return(length(nextsplit))
  } 

The next simulation add one bacterium at a time until the desired time point is reached:

numberbytimeB <- function(time, rate=1, start=1){
  splittime <- 0
  count <- start
  while (splittime <= time){
    splittime <- splittime + rexp(1, count*rate)
    if (splittime > time){
      return(count)
      }
    count <- count + 1
    }
  }    

That can be quite slow, looping many times. An attempt to speed it up could be to generate more than enough splits to take up the time provided and then find how many there are when the time has been reached.

numberbytimeC <- function(time, rate=1, start=1, 
                         maxend=start*exp(3+time*rate)){
  splittimes <- cumsum(rexp(maxend-start+1,(start:maxend)*rate))
  return(start + sum(splittimes <= time))
  }

The fourth uses the geometric and negative binomial distributions to provide a massive speed-up when the time is long.

numberbytimeD <- function(time, rate=1, start=1){
  return(start + rnbinom(1, start, exp(-rate*time)))
  } 

As far as I can tell by testing, all three produce the same results (allowing for the noise associated with simulation) but at different speeds.

So here is an actual simulation, over time $3$ with your rate $\log_e(2)$ starting with $1$ bacterium, and $10^5$ simulations. It uses the second function as the one I initially encoded, though the others would do as well but with different speeds.

set.seed(2022) # so you can reproduce my results
simB <- replicate(10^5, numberbytimeB(time=3, rate=log(2), start=1))
mean(simB) # expected 2^3 = 8
# 7.996
sd(simB)   # expected sqrt(8*(8-1)) about 7.483
# 7.432131
plot(table(simB)/10^5) # empirical frequency of final number of bacteria

enter image description here

Note that when you start with $1$ bacterium, the most likely outcome is $1$ bacterium at the end, i.e. $0$ splits. As a geometric random variable, this is what we expect to happen, no matter how long the time period is or how fast the rate is; the probability of this outcome is $e^{-\lambda t}$ and tends towards $0$ as $t$ or $\lambda$ increase but other particular outcomes are always less likely.

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  • $\begingroup$ If I want to apply the $log2()$ of all the process $N_{t}$, for example for $N_{2} = N_{1}*2^r$ with $r$ following the exponential distribution, then $log2(N_{2}) = log2(N_{1}) + r$. You can note that $ log2(N_{1}) $ follow an exponential distribution too, and $r$ by assumption too, so you have the sum of two exponential distribution. How can you simulate that process ? We would expect a distribution with two exponential identities right ? I put a Wikipedia plot of this. $\endgroup$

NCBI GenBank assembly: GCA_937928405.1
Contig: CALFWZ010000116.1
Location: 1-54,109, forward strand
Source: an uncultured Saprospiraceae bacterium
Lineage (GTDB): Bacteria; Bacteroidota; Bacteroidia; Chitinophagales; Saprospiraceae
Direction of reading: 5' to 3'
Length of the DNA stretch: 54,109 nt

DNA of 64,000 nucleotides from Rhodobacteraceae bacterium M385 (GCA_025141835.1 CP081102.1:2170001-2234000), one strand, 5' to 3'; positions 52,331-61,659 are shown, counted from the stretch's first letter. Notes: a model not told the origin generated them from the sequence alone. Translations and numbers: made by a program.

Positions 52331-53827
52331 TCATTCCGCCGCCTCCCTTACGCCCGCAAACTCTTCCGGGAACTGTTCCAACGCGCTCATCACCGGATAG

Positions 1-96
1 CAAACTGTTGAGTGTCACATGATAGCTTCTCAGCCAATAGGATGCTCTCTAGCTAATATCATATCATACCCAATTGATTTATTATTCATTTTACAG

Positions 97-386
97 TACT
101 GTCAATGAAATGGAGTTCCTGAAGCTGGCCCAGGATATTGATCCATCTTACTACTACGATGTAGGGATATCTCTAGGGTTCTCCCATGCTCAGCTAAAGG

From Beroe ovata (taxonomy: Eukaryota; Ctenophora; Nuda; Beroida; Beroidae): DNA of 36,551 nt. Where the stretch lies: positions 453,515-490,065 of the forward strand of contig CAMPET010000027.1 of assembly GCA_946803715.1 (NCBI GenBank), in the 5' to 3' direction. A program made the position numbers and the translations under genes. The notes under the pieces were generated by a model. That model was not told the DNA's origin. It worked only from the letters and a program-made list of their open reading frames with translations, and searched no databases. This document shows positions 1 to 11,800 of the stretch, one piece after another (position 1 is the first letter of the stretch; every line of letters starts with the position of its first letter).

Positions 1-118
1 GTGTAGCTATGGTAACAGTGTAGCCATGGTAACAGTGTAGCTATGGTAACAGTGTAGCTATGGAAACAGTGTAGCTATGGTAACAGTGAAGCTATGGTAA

– Rosa Maria
    Nov 14, 2022 at 9:57
  • $\begingroup$ I think what has an exponential distribution here is the time to the next split, not the number of bacteria (the expectation of the number of bacteria grows exponentially, but that is not an exponential distribution). You could try something like plot.ecdf(log2(simA)) and might try to read it as suggesting the centre might be somewhere near $\log_2(8)=3$; that would not be correct since the median is lower than this at $\log_2(6)$, as is the mean of the logarithms - no surprise since a geometric mean is usually less than an arithmetic mean. $\endgroup$
    – Henry
    Nov 14, 2022 at 10:14
  • 1
    $\begingroup$ So although $\mathbb E[N_t]=2^t$ when starting at $N_0=1$ and $\lambda = \log_e(2)$, this does not mean that $N_t$ has an exponential distribution or that $\log_2(N_t)$ does. Being a count or a function of a count, they each have a discrete distribution ($N_t$ has a geometric distribution) while an exponential distribution is a continuous distribution $\endgroup$
    – Henry
    Nov 14, 2022 at 10:18
  • $\begingroup$ So, then correct me if I am wrong, please. $N_{1} = 2^r$ with $r ~ exp(\lambda)$ is just the bacteria division with that exponential frequency, and pdf $\rho(r) = \lambda e^{-\lambda}$ ? $\endgroup$
    – Rosa Maria
    Nov 14, 2022 at 10:21
  • $\begingroup$ @RosaMaria I do not understand that comment. $N_r=2^r$ would be an exponential function of $r$ and could also be written as $N_r=e^{r \log_e(2)}$ but it would not be a random variable or a distribution. $\endgroup$
    – Henry
    Nov 14, 2022 at 11:11
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Relationship between sum and maximum of exponential distributed variables.